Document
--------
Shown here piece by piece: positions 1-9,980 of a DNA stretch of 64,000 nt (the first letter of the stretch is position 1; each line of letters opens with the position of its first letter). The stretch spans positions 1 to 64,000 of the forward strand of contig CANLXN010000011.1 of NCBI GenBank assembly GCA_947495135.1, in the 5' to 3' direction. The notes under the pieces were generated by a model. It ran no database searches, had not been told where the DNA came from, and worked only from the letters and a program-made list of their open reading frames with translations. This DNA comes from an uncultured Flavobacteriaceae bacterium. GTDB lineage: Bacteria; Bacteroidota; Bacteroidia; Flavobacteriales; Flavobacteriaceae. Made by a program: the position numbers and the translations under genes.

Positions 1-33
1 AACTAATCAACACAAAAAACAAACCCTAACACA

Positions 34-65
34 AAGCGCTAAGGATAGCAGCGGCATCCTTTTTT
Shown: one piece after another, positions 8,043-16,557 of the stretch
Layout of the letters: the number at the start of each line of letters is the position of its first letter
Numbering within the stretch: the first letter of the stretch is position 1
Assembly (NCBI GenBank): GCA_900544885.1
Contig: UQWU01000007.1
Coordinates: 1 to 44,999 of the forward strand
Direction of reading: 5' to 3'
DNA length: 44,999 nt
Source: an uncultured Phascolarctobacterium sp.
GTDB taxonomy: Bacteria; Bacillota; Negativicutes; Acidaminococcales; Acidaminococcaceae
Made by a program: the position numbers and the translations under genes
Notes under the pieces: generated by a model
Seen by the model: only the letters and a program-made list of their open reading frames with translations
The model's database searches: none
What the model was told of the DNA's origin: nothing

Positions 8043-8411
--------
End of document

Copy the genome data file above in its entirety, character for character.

Shown here piece by piece: positions 1-9,980 of a DNA stretch of 64,000 nt (the first letter of the stretch is position 1; each line of letters opens with the position of its first letter). The stretch spans positions 1 to 64,000 of the forward strand of contig CANLXN010000011.1 of NCBI GenBank assembly GCA_947495135.1, in the 5' to 3' direction. The notes under the pieces were generated by a model. It ran no database searches, had not been told where the DNA came from, and worked only from the letters and a program-made list of their open reading frames with translations. This DNA comes from an uncultured Flavobacteriaceae bacterium. GTDB lineage: Bacteria; Bacteroidota; Bacteroidia; Flavobacteriales; Flavobacteriaceae. Made by a program: the position numbers and the translations under genes.

Positions 1-33
1 AACTAATCAACACAAAAAACAAACCCTAACACA

Positions 34-65
34 AAGCGCTAAGGATAGCAGCGGCATCCTTTTTT
Shown: one piece after another, positions 8,043-16,557 of the stretch
Layout of the letters: the number at the start of each line of letters is the position of its first letter
Numbering within the stretch: the first letter of the stretch is position 1
Assembly (NCBI GenBank): GCA_900544885.1
Contig: UQWU01000007.1
Coordinates: 1 to 44,999 of the forward strand
Direction of reading: 5' to 3'
DNA length: 44,999 nt
Source: an uncultured Phascolarctobacterium sp.
GTDB taxonomy: Bacteria; Bacillota; Negativicutes; Acidaminococcales; Acidaminococcaceae
Made by a program: the position numbers and the translations under genes
Notes under the pieces: generated by a model
Seen by the model: only the letters and a program-made list of their open reading frames with translations
The model's database searches: none
What the model was told of the DNA's origin: nothing

Positions 8043-8411